• 8000 deaths/year is approximately the same as
    the number of deaths from breast cancer and
    motor vehicle accidents/year
  • Health care associated infections were the 11th
    leading cause of death two decades ago, but are
    now the fourth leading cause of death for
    Canadians (behind cancer, heart disease and
    stroke).
  • An increase in hand hygiene adherence of only 20
    per cent results in a 40 per cent reduction in
    the rate of health care associated infections.
    (McGeer, A. Hand Hygiene by Habit. Infection
    prevention practical tips for physicians to
    improve hand hygiene. Ontario Medical Review,
    November 2007, 74).

6
Did you know?
  • Most health care providers believe they are
    already practicing good hand hygiene.
  • The observational audits from the Just Clean Your
    Hands testing in Ontario showed a baseline
    general compliance rate of
  • lt40
  • The pilot study also showed that compliance
    rates must be broken down into each moment and by
    the type of
  • health care provider to ensure reliable
    comparative data
  • The power to make a difference is in your hands.

7
Why does perception and practice differ?
Adapted from
  • Health care providers generally clean their hands
    when they are visibly soiled, sticky or gritty,
    or for personal hygiene purposes (e.g. after
    using the toilet). Usually these indications
    require handwashing with soap and water. This
    habit is frequently learned in early childhood.
  • Other hand hygiene indications unique to health
    care settings are not triggered by the habit
    to clean the hands. Highlighting these
    indications in health care are needed to create
    new habits.
  • Examples of actions in health care that do not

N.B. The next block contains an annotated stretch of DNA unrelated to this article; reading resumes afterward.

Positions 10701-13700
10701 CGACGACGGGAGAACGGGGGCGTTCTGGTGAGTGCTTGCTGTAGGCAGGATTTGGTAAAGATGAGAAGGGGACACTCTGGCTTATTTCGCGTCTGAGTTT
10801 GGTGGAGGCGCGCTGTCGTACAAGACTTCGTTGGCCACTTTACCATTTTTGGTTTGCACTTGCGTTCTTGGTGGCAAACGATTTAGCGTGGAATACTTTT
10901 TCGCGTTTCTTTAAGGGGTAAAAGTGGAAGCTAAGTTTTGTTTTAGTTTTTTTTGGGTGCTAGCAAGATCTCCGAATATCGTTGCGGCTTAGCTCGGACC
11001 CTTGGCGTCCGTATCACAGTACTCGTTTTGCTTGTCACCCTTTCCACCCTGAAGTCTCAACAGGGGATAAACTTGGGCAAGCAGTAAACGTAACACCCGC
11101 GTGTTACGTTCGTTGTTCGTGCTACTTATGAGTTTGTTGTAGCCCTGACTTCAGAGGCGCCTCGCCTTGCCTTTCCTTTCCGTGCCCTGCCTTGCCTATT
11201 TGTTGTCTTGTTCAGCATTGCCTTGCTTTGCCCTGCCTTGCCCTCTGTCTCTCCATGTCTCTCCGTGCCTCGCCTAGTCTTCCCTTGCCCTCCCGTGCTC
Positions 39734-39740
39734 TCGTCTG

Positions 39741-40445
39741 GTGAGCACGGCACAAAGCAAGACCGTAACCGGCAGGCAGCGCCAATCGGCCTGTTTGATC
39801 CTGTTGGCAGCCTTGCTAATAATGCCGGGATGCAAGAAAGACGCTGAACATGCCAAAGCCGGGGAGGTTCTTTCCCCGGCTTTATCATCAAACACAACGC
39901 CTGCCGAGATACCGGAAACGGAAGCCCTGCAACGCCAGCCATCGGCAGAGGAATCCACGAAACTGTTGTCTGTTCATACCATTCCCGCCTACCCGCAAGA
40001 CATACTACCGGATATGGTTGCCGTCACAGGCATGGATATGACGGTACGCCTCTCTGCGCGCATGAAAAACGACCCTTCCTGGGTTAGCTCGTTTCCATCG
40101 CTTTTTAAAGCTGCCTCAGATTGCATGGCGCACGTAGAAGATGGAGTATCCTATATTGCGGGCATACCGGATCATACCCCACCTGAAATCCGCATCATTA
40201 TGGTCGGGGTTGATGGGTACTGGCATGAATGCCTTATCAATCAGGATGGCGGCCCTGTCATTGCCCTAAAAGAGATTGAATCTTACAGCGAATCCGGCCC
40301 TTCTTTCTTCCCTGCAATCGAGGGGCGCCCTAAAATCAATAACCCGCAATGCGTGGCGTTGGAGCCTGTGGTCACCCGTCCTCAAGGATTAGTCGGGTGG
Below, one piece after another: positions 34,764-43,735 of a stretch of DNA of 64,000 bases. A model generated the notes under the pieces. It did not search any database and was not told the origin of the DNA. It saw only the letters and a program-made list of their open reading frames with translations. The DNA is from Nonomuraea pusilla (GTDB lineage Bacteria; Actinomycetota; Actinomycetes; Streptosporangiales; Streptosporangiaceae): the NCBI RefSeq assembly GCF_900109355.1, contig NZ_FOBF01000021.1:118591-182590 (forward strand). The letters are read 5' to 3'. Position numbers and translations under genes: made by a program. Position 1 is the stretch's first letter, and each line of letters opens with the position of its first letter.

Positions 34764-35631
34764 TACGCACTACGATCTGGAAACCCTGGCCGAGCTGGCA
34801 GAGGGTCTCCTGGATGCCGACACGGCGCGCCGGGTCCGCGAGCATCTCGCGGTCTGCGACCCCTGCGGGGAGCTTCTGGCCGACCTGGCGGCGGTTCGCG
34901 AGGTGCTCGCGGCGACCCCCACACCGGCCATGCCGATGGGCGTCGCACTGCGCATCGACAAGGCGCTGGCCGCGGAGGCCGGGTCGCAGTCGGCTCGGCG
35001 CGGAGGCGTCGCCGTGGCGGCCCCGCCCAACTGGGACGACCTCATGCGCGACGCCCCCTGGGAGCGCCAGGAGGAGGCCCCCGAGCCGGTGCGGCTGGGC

naturally trigger a need to clean hands include
    touching a client, taking a pulse or blood
    pressure, or touching the environment. This type
    of hand hygiene is frequently missed in health
    care settings.

8
Hand hygiene in health care
  • Health care providers move from patient to
    patient and room to room while providing care and
    working in the patient care environment.
  • This movement while carrying out tasks and
    procedures provides many opportunities for the
    transmission of organisms on hands.

9
Transmission of organisms
  • Transmission of organisms by hands of health care
    providers between two patients can result in
    health care associated infections (HAIs).

Adapted from the Swiss Hand Hygiene Campaign
10
Why does hand hygiene work?
  • Hand hygiene with alcohol-based hand rub
    correctly applied kills organisms in seconds.
  • Hand hygiene with soap and water done correctly
    removes organisms.

Adapted from the Swiss Hand Hygiene Campaign
11
How to clean hands Two methods
Handwashing with soap and running water must be
done when hands are visibly soiled.
Alcohol-based hand rub is the preferred method
for cleaning hands. It is better than washing
hands (even with antibacterial soap) when hands
are not visibly soiled.
If running water is not available, use moistened
towelettes to remove the visible soil, followed
by alcohol-based hand rub.
12
Technique matters